Get fresh updates from Hortonworks by email

Once a month, receive latest insights, trends, analytics information and knowledge of Big Data.


Sign up for the Developers Newsletter

Once a month, receive latest insights, trends, analytics information and knowledge of Big Data.


Get Started


Ready to Get Started?

Download sandbox

How can we help you?

* I understand I can unsubscribe at any time. I also acknowledge the additional information found in Hortonworks Privacy Policy.
closeClose button
December 08, 2014
prev slideNext slide

Data Science with Hadoop: Predicting Airline Delays – Part 2


In this 2nd part of the blog post and its accompanying IPython Notebook in our series on Data Science and Apache Hadoop, we continue to demonstrate how to build a predictive model with Apache Hadoop, using existing modeling tools. And this time we’ll use Apache Spark and ML-Lib.

Apache Spark is a relatively new entrant to the Hadoop ecosystem. Now running natively on Apache Hadoop YARN, the architectural center of Hadoop, Apache Spark is an in-memory data processing API and execution engine that is effective for machine learning and data science use cases. And with Spark on YARN, data workers can simultaneously use Spark for data science workloads alongside other data access engines–all accessing the same shared dataset on the same cluster.


Machine Learning with ML-Lib

In the context of our blog, we will show how to use Apache Spark via its Scala API to generate our feature matrix and also use ML-Lib (Spark’s machine learning library) to build and evaluate supervised learning models.

Recall from part 1 that we are exploring a predictive model for flight delays. Our source dataset resides here, and it includes details about flights in the US from the years 1987-2008. We have also enriched the data with weather information, where we find daily temperatures (min/max), wind speed, snow conditions and precipitation.

Just as in the part 1, we will build a supervised learning model to predict flight delays for flights leaving O’Hare International airport (ORD). We will use the year 2007 data to build the model, and test its validity using data from 2008.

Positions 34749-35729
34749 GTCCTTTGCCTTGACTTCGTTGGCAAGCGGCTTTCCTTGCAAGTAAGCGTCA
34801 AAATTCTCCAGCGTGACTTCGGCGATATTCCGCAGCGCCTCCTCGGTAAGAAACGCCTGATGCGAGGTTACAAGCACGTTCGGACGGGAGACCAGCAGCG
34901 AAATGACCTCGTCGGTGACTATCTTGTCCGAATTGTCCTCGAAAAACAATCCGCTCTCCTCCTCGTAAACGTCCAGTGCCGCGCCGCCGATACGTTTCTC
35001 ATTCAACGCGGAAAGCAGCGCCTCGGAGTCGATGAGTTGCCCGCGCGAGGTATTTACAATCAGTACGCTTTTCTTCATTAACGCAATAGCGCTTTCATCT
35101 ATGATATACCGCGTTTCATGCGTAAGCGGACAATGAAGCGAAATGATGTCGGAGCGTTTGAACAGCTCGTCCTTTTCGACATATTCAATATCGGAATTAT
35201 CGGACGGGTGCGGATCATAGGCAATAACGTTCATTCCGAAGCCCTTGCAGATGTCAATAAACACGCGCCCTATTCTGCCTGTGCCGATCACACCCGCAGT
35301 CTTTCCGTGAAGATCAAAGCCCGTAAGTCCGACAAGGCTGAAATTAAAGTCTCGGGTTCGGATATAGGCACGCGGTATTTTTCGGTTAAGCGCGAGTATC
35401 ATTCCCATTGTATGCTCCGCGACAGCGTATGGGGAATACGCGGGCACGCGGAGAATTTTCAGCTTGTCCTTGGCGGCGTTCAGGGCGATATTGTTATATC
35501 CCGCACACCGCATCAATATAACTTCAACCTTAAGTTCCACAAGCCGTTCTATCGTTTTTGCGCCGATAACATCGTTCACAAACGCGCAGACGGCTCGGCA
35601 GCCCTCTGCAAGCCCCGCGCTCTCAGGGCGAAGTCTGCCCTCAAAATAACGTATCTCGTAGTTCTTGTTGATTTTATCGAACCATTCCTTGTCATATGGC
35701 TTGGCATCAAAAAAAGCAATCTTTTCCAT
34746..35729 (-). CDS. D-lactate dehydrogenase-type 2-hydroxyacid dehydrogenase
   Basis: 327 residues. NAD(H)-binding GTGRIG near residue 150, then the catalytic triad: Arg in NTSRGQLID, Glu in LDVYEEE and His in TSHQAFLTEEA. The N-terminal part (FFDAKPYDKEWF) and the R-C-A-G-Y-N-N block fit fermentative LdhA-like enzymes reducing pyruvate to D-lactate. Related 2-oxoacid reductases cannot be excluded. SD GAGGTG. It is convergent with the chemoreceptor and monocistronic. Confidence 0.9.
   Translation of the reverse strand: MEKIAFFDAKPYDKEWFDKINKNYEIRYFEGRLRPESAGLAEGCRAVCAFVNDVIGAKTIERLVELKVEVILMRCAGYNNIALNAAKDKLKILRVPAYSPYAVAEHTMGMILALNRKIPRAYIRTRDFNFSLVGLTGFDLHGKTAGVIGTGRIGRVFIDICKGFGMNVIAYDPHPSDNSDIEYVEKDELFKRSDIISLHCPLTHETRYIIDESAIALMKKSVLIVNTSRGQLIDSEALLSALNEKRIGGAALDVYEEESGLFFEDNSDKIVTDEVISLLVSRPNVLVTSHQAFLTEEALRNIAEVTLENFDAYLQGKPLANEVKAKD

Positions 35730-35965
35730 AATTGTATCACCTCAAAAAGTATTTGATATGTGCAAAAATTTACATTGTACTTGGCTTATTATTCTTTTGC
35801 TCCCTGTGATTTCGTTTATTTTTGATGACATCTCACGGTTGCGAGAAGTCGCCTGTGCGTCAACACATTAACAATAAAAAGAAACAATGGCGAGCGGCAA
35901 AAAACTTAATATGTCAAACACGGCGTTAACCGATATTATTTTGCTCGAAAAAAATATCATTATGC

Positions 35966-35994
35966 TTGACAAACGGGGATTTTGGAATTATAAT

And as in part 1, the Hortonworks Data Platform’s (HDP) cluster configuration for this part remains unchanged.

Pre-Processing with Hadoop and Spark

Apache Spark’s basic data abstraction is that of a RDD (Resilient Distributed Dataset), which is a fault-tolerant collection of elements that can be operated on and transformed in parallel across your Hadoop cluster.
Spark’s API (available in Scala, Python or Java) supports a variety of operations on RDDs such as map() and flatMap(), filter(), join(), and more. For a full description of the API please check the Spark API programming guide.

We will show how to perform the same pre-processing with Spark (using Scala) as we did with PIG previously, in part 1 and its accompanying IPython Notebook.

Methodology, Iterative and Interactive IPython Runs

For brevity and readability, the detailed step-by-step construction of the feature matrix, machine learning model, implementation details as well as the model evaluation steps are demonstrated in the IPython Notebook here, which we encourage you to explore and try the Spark and Scala code.

The methodology entails the following steps:

  1. Defining few Scala functions for pre-processing and feature generation.
  2. Using Spark and Scala to compute the feature matrix.
  3. Modeling with Spark and ML-Lib, using Logistic Regression, Support Vector Machines, and Decision Trees.
  4. Constructing a richer interactive and predictive model for flight delays by using weather data.

You can follow the example or re-run it on your own cluster and IPython instance by using the code in the accompanying IPython Notebook.


In this blog post and its associated IPython Notebook, we demonstrated how to build a predictive model with Hadoop, Spark, and ML-Lib.

We used Apache Spark on Hadoop to perform various types of data pre-processing and feature engineering tasks. We then applied the ML-Lib machine learning algorithms, such as using Logistic Regression, Support Vector Machines, and Decision Trees, to the resulting datasets and showed how through iterations we continuously add new and improved features resulting in better performance model.

In the next part of this multi-part blog posts, we will show how to perform the same learning task with R.

Learn More



ksivaus says:

I was looking something with graphs I tried but not getting the desired results. Please check my question in the forum and help out.


Leave a Reply to ksivaus Cancel reply

Your email address will not be published. Required fields are marked *

If you have specific technical questions, please post them in the Forums